Manuel had no interest in going "to a concrete jungle like Les Menuires". But he was so taken with St Martin - still charming but now with the ski-lift it needed - that he tried to buy a hotel at the lift-base. Beaten to the purchase by some Belgian investors, Manuel contented himself with adding St Martin to the Kaluma brochure. For this season the company is offering packages to the Hotel St Martin, in the village, and to La Bouitte.

Set down at the bottom of the skiable area of the Vallée des Bellevilles, St Martin is currently not an easy sell, Manuel reckons. "A lot of people don't know it - you have to tell them it's part of the Trois Vallées. But with the new gondola, plus improved snow-making on the descent to the village, it's bound to be developed. Right now, though, the Hotel St Martin costs about half that of a comparable property in Courchevel. And because it is still establishing itself, St Martin offers better service: they have to make more of an effort here."

The old part of the village has a couple of squares with a church set between them. (The local ecclesiastical showpiece, the chapel of Notre Dame de la Vie, is up on the main road, towards Saint Marcel.) The bakery, grocery, butchers and other shops crowd around the place de la Mairie, where in La Voute the barman told us - with no note of apology - that St Martin was growing because second-home buyers "come here to escape from the English" in the other two valleys. Above old St Martin, apartments now run up to the lift base, itself semi-encircled by new residential/retail buildings. Alongside them is the Hotel St Martin, whose guests have only to traverse a slope and drop a few metres before starting a day's skiing.

An attractive, designer-ish hotel with two restaurants, the St Martin is a three-star built to four-star standards: Manuel pointed out the tell-tale signs such as toilets separate from the bathrooms, a pre-requisite of four-star status in France. (Another is a phone booth in the lobby area, apparently.) The hotel's owner explained that St Martin skiers are not yet four-star types, and they would regard a hotel with that status to be out of their league.

To see the hotel in summer is to get only a limited impression: it is closed then. Luckily, La Bouitte stays open through out the year. So I was able to stay in what is a gem of a place.

Its owner/chef, René Meilleur, opened La Bouitte in 1976, when there was no ski lift out of St Martin. "But we used to see these skiers who had descended off-piste arriving hungry and thirsty, and we thought: 'We should feed them'. So we opened a little terrace, and people started skiing down for lunch. Afterwards they would take a taxi back up to Les Menuires." Until 2000 La Bouitte (the name means "small house") remained just a restaurant, albeit one subsequently recognised by the Gault et Millau and Michelin guides; but thereafter it became - in Meilleur's words - "a restaurant with rooms". There are now five suites, all skilfully inserted into the old building and all tastefully combining rustic charm with mod cons. Meilleur's cooking is modern and creative, but largely free of that style's usual decadence - and strong on good, simple ingredients. Remarkably, he is self-taught, having started his career as a chef churning out steak-frites at Les Menuires.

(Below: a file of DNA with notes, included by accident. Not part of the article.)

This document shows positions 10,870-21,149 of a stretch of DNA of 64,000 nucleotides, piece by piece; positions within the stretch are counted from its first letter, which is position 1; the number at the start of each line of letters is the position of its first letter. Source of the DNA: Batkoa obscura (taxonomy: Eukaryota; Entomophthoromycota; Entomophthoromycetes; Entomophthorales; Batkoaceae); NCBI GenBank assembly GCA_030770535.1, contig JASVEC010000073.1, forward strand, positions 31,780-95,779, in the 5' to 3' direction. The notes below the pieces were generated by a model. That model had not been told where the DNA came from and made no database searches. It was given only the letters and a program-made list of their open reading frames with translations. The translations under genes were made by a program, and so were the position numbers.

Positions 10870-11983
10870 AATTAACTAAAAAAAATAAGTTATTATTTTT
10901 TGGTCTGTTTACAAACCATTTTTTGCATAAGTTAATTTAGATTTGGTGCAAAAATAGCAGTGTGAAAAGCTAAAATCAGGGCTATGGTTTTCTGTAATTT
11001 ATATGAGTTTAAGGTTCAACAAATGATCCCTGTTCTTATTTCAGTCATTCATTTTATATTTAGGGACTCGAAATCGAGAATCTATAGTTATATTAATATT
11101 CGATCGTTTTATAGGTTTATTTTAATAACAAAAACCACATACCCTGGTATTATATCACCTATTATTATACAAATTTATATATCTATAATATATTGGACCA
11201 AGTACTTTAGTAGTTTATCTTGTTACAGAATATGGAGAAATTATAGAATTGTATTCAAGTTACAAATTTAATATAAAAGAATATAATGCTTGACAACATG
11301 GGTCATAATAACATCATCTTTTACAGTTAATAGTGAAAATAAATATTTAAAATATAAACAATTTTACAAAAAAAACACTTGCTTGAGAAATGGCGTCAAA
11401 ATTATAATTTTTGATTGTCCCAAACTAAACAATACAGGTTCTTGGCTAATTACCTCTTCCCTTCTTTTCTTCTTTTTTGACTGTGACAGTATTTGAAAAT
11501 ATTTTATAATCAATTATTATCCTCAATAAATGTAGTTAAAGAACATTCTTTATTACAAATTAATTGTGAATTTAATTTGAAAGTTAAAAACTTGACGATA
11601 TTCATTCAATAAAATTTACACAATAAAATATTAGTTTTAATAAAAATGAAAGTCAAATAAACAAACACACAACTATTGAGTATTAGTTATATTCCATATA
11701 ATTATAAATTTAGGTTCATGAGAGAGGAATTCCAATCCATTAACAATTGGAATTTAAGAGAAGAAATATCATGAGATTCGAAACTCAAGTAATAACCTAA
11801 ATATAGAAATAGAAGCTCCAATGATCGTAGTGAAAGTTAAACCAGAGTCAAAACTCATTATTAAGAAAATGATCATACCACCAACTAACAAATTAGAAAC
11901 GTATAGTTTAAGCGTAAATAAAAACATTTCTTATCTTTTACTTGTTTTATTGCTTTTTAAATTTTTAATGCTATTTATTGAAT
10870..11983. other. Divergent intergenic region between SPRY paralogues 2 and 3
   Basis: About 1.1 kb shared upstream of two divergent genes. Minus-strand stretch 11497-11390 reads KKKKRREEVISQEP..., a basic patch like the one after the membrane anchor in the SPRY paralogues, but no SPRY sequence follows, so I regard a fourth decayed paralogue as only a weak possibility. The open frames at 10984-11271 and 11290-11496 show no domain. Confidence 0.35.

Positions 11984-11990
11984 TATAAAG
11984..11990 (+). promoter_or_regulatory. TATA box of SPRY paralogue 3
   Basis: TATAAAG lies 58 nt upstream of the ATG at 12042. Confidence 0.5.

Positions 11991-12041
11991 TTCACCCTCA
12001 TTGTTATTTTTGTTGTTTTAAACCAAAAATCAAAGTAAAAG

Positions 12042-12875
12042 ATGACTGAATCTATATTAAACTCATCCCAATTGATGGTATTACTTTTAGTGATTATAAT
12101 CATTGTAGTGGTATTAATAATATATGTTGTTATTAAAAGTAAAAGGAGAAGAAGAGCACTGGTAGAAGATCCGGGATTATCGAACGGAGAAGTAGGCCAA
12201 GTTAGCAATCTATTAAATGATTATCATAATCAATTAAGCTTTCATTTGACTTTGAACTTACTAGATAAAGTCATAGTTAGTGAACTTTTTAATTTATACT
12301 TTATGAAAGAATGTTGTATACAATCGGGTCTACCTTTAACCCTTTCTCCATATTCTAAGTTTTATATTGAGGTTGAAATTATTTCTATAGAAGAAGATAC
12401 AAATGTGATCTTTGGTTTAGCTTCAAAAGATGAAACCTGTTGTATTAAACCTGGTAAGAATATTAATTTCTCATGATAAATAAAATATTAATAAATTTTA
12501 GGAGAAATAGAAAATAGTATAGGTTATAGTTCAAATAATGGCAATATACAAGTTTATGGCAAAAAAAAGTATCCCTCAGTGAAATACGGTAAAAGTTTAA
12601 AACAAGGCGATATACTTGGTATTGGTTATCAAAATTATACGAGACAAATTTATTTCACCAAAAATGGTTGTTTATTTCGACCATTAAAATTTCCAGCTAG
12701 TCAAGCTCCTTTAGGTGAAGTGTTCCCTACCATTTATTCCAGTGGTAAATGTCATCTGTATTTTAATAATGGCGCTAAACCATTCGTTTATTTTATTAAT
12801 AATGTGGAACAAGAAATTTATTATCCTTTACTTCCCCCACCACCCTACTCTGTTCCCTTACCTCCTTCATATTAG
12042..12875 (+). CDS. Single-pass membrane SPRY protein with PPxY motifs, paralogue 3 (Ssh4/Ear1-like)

Is St Martin a "small, attractive village in a big ski area"? The first part is correct, but "attached to" a big ski area would be a better description of its connection with the Trois Vallées. A "back-door resort"? Please: St Martin is hardly a tradesman's entrance. But when the Where to Ski and Snowboard talks about cute little villages linked to big ski areas and offering the best of both worlds, it has got St Martin just about right.

Kaluma (0870 442 8044; www.kalumatravel.co.uk) offers seven nights' half-board in the Hotel Saint Martin from £828 per person, including flights with BA or Swiss from London to Geneva or Lyon and private transfers. The equivalent price for B&B in a suite at La Bouitte is £718 per person. More information on St Martin de Belleville from 00 33 4 79 00 20 00 or www.st-martin-belleville.com